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September 21, 2015

Let’s Get Intimate: Is Porn Addiction Real? {Adult Q & A}

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Q. My husband and I have had a rocky relationship due to his porn addiction. 

The weird thing is I was fine with it before our daughter was born, but after she was born he got worse. He would look at it all the time: at the doctor’s office, on the public transit, at work, and at home—at least eight times a day. He had multiple accounts and was saving it to his phone.

It got to the point where he wouldn’t interact with me; he would just look at porn. I didn’t feel good enough for him and I was ashamed of myself. We fought so much after that. Finally, I said it’s me or the porn. After I told him that he said he stopped porn, which he didn’t.

He has lied to me so much about his addiction I never know when he is telling the truth. I’m so scared of losing him, but I don’t want to lose myself in the process.

Is it even worth it to stay with him if I don’t trust him and he can’t stop his addiction?

 

A. As I’m sure you are already aware, addiction is a very real and very serious problem. But as you may not be aware, this particular problem has very little to do with you…or even the porn itself.

The real issue is trust. If trust is lacking in your relationship, you don’t have a foundation for a healthy union.

But let’s discuss the pornography first. A recent study shows that porn addiction may not even be real. The research shows that brain activity of “porn addicts” actually decreases over time, indicating desensitization to sexual images. Other behavioral and substance addicts’ brain activity (those addicted to heroin, gambling, cigarettes, and the like) increases upon viewing images of their addiction. (For example cocaine addicts will show increased brain activity when shown images of cocaine.)

It’s likely your husband has other dysfunctions that he has not addressed within himself, and pornography is his way of numbing and/or avoiding the pain of these issues. Keep in mind that any habitual behavior is something to be concerned about, whether it’s of a sexual nature or not. Even if his “addiction” is weight-lifting, it’s still a problem. My primary advice is for your husband to get into therapy.

In the best of all possible worlds, you both would work together in couples counseling or coaching, and you would also see a counselor, therapist, or coach to find your own pathway to healing.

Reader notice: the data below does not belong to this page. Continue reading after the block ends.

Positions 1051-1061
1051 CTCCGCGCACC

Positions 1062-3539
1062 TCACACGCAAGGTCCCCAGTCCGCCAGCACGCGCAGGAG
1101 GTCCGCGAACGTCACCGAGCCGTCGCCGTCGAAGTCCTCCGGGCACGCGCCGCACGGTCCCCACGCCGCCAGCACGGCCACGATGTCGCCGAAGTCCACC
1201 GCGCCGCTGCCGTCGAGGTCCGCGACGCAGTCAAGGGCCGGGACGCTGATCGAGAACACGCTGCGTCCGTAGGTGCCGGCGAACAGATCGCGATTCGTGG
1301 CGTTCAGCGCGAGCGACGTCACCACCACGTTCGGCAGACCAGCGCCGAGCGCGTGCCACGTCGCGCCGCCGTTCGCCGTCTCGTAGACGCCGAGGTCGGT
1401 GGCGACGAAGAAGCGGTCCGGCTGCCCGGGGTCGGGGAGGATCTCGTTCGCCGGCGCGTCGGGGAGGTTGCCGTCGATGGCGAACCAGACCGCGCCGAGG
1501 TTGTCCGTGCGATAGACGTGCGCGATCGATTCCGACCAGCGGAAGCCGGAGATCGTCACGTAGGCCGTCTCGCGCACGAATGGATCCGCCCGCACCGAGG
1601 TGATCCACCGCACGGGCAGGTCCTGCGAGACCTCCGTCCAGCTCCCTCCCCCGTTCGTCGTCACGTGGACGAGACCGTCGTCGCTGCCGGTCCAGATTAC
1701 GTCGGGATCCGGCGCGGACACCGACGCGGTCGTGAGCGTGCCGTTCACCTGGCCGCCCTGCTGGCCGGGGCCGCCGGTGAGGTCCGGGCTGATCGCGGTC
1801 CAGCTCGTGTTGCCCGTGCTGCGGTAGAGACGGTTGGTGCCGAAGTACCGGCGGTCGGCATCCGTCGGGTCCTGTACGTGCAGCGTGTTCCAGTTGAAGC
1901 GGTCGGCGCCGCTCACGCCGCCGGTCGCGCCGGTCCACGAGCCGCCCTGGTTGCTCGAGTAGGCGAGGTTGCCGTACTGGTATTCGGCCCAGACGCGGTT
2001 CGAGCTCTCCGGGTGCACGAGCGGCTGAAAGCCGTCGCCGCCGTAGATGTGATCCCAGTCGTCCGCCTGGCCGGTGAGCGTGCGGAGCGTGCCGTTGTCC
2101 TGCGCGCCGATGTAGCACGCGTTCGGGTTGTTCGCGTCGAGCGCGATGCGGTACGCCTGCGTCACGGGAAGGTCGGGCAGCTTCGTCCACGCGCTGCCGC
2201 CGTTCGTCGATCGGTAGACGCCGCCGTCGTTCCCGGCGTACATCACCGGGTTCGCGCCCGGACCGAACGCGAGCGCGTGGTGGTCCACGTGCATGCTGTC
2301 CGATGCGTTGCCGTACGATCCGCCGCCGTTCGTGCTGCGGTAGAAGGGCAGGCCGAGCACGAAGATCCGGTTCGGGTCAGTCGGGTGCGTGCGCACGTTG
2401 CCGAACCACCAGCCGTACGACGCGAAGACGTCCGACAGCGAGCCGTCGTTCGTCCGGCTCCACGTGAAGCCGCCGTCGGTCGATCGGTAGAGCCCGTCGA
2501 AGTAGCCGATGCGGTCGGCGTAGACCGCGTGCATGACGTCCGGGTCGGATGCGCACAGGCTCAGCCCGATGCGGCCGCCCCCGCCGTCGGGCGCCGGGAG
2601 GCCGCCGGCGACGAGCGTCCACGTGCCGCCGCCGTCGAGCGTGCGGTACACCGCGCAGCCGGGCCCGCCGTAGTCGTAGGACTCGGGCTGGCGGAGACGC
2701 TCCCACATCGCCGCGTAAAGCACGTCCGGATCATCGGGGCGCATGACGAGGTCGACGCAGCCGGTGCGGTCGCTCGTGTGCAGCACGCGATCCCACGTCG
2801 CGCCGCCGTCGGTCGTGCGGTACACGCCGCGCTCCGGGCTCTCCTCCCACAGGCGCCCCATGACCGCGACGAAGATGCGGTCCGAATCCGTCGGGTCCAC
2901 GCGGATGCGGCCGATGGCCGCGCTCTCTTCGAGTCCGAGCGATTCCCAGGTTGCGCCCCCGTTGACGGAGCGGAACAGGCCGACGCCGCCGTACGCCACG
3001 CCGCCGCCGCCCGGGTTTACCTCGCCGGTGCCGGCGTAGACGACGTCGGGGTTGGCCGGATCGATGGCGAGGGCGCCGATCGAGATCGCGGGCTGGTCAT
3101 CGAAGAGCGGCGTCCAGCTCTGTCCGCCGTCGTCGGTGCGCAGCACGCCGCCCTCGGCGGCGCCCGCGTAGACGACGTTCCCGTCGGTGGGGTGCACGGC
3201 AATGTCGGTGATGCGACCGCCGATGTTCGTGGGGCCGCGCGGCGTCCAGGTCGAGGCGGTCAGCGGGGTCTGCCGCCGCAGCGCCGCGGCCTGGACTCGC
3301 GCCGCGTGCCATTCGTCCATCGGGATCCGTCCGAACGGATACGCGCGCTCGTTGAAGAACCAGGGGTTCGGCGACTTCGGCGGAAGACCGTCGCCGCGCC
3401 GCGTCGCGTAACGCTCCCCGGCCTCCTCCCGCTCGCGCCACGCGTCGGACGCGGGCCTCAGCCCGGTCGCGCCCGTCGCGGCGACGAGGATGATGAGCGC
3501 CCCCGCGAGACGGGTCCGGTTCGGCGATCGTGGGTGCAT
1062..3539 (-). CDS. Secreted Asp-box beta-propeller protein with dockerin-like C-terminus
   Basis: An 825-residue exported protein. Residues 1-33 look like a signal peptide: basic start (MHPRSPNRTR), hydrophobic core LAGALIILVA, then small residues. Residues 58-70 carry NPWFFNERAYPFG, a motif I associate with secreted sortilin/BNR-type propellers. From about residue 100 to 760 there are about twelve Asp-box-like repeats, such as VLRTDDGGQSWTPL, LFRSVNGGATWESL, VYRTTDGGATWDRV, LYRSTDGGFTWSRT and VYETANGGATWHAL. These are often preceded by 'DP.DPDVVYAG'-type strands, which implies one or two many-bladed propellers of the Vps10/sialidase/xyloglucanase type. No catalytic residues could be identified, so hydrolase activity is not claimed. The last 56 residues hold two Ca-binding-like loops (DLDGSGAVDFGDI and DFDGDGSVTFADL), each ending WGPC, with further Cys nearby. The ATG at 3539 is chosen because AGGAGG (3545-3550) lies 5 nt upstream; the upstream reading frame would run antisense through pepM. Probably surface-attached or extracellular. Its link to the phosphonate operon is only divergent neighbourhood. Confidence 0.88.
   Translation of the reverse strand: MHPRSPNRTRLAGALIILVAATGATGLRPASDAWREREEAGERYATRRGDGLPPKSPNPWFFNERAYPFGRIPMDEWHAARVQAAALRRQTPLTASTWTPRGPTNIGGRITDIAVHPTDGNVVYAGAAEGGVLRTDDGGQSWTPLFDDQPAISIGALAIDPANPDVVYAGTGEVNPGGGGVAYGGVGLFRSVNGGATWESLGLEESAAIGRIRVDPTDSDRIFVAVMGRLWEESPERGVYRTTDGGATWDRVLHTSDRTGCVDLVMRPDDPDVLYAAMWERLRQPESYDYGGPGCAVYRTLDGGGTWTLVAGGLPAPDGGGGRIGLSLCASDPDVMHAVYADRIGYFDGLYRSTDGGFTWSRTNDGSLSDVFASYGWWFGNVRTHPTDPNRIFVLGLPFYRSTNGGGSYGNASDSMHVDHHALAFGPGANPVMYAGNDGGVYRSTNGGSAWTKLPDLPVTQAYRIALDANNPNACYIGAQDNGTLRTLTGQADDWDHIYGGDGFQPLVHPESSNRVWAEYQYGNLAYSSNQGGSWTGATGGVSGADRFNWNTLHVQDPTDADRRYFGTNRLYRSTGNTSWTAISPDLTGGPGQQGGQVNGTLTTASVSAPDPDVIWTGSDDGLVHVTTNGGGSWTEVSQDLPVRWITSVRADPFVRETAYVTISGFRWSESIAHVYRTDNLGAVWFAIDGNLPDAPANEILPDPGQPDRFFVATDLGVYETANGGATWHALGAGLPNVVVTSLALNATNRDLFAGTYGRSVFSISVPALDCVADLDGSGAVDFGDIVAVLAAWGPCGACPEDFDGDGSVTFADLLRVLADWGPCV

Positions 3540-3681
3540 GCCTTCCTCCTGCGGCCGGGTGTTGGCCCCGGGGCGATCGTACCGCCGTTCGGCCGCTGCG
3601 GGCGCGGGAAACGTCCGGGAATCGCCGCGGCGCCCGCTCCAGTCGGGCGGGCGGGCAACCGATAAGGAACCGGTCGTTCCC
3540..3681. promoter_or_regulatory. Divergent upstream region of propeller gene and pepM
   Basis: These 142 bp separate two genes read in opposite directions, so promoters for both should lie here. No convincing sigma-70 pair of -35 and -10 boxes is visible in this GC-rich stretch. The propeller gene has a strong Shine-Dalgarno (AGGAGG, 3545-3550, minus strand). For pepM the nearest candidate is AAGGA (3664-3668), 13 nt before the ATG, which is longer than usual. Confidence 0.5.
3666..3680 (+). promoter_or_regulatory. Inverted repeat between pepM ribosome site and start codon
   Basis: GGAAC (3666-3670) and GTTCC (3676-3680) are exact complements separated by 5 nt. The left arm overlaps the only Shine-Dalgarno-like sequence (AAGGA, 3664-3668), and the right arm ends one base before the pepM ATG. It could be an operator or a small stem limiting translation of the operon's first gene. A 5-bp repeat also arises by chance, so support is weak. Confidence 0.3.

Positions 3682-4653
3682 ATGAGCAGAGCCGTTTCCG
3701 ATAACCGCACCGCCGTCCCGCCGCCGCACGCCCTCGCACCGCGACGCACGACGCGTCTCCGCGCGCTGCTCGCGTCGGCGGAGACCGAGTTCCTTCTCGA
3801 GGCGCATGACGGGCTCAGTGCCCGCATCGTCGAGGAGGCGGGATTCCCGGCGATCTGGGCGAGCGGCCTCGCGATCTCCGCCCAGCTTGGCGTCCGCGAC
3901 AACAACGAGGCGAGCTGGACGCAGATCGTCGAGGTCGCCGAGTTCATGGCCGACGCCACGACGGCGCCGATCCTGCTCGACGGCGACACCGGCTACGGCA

The fact is that if your husband’s behavior is causing you pain, there is a deeper problem here than his issues alone. When one member of the family unit is in pain, there is a reaction throughout the entire system. It makes perfect sense that you don’t want to lose your husband to pornography (or anything else, I’d presume); if he goes, so does the life you’ve both created.

Your desire to infuse health into your relationship is an admirable one. It begins with offering your husband the space to find out what is really driving his desire to isolate himself. Speak with him gently, not accusingly, about what his feelings are. Sometimes, all it takes is for our partner to feel he or she is being heard, and that what he or she is going through is not going to be judged.

Some questions you might ask:

Can you help me to understand what you like about pornography?
What do you feel when you see it—good, bad, indifferent?
Do you feel that your life away from porn is satisfying or unsatisfying? (If it’s the latter, you can ask what might improve it.)
Is there something you get from watching porn that you don’t get from day-to-day life?

Answers to these questions will give you insight into his views, but it will not ameliorate the issue of his turning away from you in favor of porn. Those topics are best discussed with a couples counselor. By working together on the partnership you have created, that trust you lost will begin to return. But this involves both of you being committed to the work of healing.

If your husband can’t talk to you openly about this subject, then suggest he may be more comfortable speaking with a mental health professional—ideally as a couple, but at the very least on his own.

Remember, though, that the desire for him to change has to come from him. You cannot control him. The only human being whose journey you can design is your own. Get yourself some professional support. That way, you will have the tools for the self-care you need, regardless of your husband’s decision about his own life path.

Happy loving!

 

Bonus Video: The great porn experiment | Gary Wilson | TEDxGlasgow

 

Relephant read:

What Porn Really Does to a Relationship.

~

Author: Rachel Astarte

Editor: Travis May

Photo: Flickr/D. Sinclair Terrasidius

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